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Year : 2009  |  Volume : 27  |  Issue : 2  |  Page : 142-145

Stacking gels: A method for maximising output for pulsed-field gel electrophoresis


1 Department of Medical Microbiology, University of Malaya, 50603 Kuala Lumpur, Malaysia
2 Department of Molecular Medicine, Faculty of Medicine, University of Malaya, 50603 Kuala Lumpur, Malaysia

Correspondence Address:
S D Puthucheary
Department of Medical Microbiology, University of Malaya, 50603 Kuala Lumpur
Malaysia
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Source of Support: None, Conflict of Interest: None


DOI: 10.4103/0255-0857.49428

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Pulsed field gel electrophoresis (PFGE), the gold standard of molecular typing methods, has a major disadvantage of an unusually long electrophoretic time. From the original protocol of 6 days, it was modified to 3 days and subsequently to a single day. We describe the procedure of stacking five to six gels one on top of another in order to increase and maximize the output in a shorter time without compromising the resolution and reproducibility. All the variables that affect pulsed field gels during electrophoresis were taken into consideration. We firstly optimized the parameters to be used and secondly determined whether stacking of five to six gels had any effect on the molecular separation during electrophoresis in comparison with a single gel run. DNA preparation, restriction, electrophoresis, staining and gel documentation was carried out based on previously published methods. Gels were analysed using BioNumerics and dice coefficient and unweighted pair group methods were used to generate dendrograms based on 1.5% tolerance values. Identical band profiles and band resolution-separation were seen in the PFGE patterns with single gel and multiple stacking gels. Cluster analysis further strengthened the fact that results from stacking gels were reproducible and comparable with a single gel run. This method of stacking gels saves time and maximizes the output at the same time. The run time for a single gel was about 28 hours, but with six stacked gels the run time was 54 hours compared with 28 6 = 168 hours if they were run separately as single gels thus saving time of 67.86%. Beside the big factor of saving time, stacking gels save resources (electricity, reagents, water, chemicals and working time) by increasing the sample throughput in a shorter time without compromising on quality of data. But optimization of working parameters is vital depending on the PFGE system used.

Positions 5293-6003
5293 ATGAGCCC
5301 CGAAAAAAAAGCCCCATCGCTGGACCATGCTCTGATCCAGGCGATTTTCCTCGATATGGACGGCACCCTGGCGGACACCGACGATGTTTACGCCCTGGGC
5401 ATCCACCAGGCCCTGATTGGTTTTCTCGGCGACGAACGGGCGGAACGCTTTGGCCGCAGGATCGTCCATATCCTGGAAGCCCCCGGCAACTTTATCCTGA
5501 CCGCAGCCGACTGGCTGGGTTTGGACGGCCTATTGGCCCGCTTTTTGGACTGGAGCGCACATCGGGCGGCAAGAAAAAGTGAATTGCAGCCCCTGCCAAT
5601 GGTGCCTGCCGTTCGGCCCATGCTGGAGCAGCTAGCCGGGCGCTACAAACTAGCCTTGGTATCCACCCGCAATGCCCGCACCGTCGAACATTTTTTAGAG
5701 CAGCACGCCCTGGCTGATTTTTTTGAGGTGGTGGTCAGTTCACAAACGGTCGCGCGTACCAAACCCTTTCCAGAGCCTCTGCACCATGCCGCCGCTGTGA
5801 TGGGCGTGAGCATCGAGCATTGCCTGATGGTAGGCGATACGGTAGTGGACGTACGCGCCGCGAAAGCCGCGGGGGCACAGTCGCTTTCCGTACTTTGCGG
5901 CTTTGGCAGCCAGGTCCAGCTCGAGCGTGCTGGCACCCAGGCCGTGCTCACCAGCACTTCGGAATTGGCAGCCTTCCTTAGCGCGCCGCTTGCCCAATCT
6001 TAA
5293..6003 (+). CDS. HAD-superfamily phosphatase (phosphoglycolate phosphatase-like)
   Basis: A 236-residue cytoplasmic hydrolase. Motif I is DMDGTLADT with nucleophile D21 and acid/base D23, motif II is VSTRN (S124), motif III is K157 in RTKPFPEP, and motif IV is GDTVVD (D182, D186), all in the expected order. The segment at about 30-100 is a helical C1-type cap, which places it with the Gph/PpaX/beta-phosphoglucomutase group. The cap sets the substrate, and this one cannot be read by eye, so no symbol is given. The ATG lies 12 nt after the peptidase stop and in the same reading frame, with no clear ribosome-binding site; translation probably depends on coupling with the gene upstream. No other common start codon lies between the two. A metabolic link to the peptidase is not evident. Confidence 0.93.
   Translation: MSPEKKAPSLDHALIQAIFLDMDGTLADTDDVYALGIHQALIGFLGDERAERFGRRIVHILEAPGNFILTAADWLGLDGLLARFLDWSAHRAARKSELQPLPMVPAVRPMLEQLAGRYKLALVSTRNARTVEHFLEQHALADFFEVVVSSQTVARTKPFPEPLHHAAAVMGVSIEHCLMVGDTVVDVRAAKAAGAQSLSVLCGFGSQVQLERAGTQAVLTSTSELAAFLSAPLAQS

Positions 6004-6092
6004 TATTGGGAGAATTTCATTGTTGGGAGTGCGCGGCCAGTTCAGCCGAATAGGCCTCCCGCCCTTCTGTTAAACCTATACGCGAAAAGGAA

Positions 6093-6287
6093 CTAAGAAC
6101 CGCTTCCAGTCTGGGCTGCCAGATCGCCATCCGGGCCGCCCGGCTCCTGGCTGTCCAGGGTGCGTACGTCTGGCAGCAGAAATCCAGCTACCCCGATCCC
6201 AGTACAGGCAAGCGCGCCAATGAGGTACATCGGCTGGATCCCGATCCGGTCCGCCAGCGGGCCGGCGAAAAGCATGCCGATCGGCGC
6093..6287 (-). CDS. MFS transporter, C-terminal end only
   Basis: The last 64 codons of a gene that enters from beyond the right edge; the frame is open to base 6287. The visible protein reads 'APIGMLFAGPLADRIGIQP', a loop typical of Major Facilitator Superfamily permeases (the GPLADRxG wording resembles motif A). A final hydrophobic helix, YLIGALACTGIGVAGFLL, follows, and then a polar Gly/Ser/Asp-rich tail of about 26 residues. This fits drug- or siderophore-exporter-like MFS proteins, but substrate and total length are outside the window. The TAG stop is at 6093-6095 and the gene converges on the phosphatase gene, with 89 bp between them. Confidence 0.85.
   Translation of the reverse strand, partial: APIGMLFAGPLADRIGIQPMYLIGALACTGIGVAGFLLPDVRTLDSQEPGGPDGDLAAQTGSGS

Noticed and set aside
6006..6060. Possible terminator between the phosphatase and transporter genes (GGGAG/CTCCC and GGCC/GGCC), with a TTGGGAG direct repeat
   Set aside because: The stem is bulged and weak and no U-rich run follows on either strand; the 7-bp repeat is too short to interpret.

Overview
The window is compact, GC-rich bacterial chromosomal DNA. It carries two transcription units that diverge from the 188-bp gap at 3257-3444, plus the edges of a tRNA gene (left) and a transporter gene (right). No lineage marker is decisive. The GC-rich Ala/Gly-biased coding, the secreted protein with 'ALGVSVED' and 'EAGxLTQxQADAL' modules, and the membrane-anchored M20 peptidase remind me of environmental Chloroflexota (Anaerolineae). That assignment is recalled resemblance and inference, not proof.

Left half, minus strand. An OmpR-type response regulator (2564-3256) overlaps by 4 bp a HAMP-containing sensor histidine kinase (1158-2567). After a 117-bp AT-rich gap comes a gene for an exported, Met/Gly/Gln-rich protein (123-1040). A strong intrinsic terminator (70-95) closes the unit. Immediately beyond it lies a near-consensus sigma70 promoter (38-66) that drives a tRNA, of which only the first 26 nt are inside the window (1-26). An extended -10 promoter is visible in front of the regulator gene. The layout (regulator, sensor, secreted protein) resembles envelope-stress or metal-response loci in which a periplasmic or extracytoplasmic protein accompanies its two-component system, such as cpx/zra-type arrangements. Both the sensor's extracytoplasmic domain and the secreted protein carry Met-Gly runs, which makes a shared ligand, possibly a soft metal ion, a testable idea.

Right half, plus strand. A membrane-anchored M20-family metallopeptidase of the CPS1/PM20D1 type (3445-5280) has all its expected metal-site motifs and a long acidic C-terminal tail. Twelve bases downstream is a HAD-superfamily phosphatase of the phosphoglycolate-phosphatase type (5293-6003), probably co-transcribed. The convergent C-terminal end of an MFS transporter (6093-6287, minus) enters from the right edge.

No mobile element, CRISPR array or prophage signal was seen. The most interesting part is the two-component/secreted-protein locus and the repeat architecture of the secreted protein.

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2004 - Indian Journal of Medical Microbiology
Published by Wolters Kluwer - Medknow

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